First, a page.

Article

Political Journalism

Peter Riddell

in The Oxford Handbook of British Politics

Published in print July 2009 | ISBN: 9780199230952
Published online January 2010 | | DOI: http://dx.doi.org/10.1093/oxfordhb/9780199230952.003.0010

Series: Oxford Handbooks in Politics & International Relations

 Political Journalism

More Like This

Show all results sharing these subjects:

  • Politics
  • UK Politics
  • Political Behaviour

GO

Show Summary Details

Preview

This article deals with the transition over a century from when the printed press enjoyed a monopoly, via the slow growth to the dominance of radio, and then television, to a world of almost infinite diversity with not only multiple television channels, but also the Internet, blogging, and text messages. For most of the period, really until the last decade of the twentieth century, political journalism was dominated by a relatively few newspaper and broadcasting outlets which concentrated mainly on Westminster. Television and radio have become much more important as a source of political news and in shaping public views than the written press since the 1960s. The rise of television changed the way in which political journalism worked. The Internet can, and should, supplement conventional newspaper and broadcast journalism.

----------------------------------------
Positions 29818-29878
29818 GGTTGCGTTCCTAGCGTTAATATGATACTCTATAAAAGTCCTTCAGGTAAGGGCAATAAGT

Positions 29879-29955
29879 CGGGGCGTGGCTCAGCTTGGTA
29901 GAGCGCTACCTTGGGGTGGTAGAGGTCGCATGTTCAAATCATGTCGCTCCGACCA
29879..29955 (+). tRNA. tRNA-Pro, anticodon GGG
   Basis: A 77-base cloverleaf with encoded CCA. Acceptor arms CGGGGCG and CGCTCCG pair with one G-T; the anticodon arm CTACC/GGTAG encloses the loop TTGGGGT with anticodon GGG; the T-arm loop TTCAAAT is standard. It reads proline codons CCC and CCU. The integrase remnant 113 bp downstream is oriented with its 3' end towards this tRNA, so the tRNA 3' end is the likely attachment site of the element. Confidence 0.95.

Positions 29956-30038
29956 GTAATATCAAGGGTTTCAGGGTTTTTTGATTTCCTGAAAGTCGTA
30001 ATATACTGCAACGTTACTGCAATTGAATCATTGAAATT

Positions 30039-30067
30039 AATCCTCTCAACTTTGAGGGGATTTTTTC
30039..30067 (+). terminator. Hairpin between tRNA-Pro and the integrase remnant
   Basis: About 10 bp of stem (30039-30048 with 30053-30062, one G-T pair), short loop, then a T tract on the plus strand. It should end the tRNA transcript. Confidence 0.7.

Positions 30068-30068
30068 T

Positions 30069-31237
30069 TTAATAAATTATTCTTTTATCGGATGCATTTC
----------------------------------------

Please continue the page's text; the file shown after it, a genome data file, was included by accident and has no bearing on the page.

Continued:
Keywords: political journalism; radio; television; Internet; blogging; text messages; newspaper; broadcasting

Article.  7723 words. 

Subjects: Politics ; UK Politics ; Political Behaviour

Full text: subscription required

How to subscribe Recommend to my Librarian

Buy this work at Oxford University Press »

Users without a subscription are not able to see the full content. Please, subscribe or login to access all content.